Questioning quality is also important. “If I am going to be getting access to a physician at any point in time, how does that telehealth company ensure that I will get a good doctor?” said Foust. “And is that doctor part of a practice that readily reviews how they are treating patients, the outcomes they get and the feedback they receive?”

When an employer chooses a provider, it also has a responsibility to offer telemedicine ethically, said Resneck. “I’ve seen some things that have worried me and been challenging around some quality and patient-safety issues.”

The AMA released a set of guidelines for ethics in telemedicine in June 2016. It took three years for the AMA to develop the guidelines, which define a high standard of care to strive for in telemedicine.

“The area that’s concerned me the most is care coordination,” said Resneck. Care coordination — defined as “deliberately organizing patient care activities and sharing information among all of the participants concerned with a patient’s care to achieve safer and more effective care” by the Agency for Healthcare Research and Quality  — is an area where employers may fumble, said Resneck.

“In the employer market, we have seen a lot of employers reaching out and looking at this as a benefit for employees, which is great, but the temptation I think has been to take the thing that’s the easiest to scale up quickly,” he said. Sometimes what’s been the easiest to scale up has been telemedicine providers that provide fragmented care.

Resneck sometimes sees a patient using a telemedicine model where the provider of care doesn’t know who the patient is, doesn’t have their medical history and doesn’t share medical records after the virtual visit. Also, sometimes when a patient uses a telemedicine service to set up a consultation, the health plan may not cover a follow-up with the primary care physician they regularly see.

Large and midsized employers shopping for health insurance or working with health plans are in a unique position to drive the conversation. They have an opportunity to say, “If we are going to work with a health plan to include telehealth as a benefit, let’s sit down and talk with the health plan and talk about ways to cover this coordinated care,” Resneck said.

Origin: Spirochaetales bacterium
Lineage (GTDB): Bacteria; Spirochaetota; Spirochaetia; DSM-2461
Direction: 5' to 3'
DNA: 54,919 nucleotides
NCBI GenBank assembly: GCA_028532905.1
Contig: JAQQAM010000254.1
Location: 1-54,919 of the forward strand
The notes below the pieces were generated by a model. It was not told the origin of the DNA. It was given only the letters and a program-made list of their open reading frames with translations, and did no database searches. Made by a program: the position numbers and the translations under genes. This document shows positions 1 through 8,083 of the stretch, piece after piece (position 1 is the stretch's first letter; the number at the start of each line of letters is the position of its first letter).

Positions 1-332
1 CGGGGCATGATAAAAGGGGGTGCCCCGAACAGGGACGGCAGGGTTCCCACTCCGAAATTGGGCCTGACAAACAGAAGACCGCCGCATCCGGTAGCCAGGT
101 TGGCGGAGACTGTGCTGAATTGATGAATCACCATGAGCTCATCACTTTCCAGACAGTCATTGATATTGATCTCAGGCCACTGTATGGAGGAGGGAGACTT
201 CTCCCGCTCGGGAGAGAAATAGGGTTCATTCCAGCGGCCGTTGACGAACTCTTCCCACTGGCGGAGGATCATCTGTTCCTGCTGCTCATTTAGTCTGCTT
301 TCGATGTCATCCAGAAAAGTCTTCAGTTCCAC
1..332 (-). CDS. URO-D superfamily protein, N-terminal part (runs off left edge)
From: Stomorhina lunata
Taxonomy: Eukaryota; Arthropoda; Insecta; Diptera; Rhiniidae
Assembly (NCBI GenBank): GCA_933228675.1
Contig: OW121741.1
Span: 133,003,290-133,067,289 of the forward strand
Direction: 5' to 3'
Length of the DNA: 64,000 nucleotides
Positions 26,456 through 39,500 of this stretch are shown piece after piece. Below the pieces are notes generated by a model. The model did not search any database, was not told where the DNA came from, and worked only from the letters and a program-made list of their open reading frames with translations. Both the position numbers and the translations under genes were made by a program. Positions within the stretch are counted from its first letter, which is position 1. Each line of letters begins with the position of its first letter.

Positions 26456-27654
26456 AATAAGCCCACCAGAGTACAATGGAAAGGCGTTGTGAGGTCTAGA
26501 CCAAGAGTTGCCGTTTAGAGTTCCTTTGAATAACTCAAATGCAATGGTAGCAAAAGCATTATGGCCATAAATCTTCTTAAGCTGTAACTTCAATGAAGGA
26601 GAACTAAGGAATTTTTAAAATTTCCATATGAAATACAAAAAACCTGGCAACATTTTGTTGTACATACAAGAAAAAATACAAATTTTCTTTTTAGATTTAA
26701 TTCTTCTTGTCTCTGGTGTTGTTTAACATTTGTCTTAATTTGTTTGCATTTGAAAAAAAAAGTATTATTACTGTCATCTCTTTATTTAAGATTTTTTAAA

“If we saw employers pushing health plans to actually cover things like follow-up care with established physicians and care teams who know those patients, we could provide high-quality, coordinated care in a way that would be more efficient for patients,” he added.

Employers should also push for proper identification of the physician, he added. Patients should know who their physician is and what their credentials are when they are seeking out care via telemedicine. “We definitely see telehealth providers where that is the case and others where that is not the case,” said Resneck. Employers should encourage proper identification and transparency of credentials when they’re in talks with these health plans.

That all being said, doctors and physicians embrace innovation, he added, and they see incredible potential for telemedicine to improve patients’ access to care.

Westerra’s Damiano has seen this potential in her employees’ experiences. Many of them access the service off hours and avoid going to the ER for something that ends up being relatively minor, like an earache. Meanwhile, in her own experience, it’s meant something even more significant than one unnecessary ER visit. A pulmonary embolism, a sudden blockage of the major blood vessels in the lung, can be deadly.

“If I hadn’t called the doctor, I wouldn’t have gone to the hospital,” said Damiano. “It was a lifesaver for me.”

Andie Burjek is a Workforce associate editorComment below, or email at editors@workforce.com. Follow Workforce on Twitter at @workforcenews.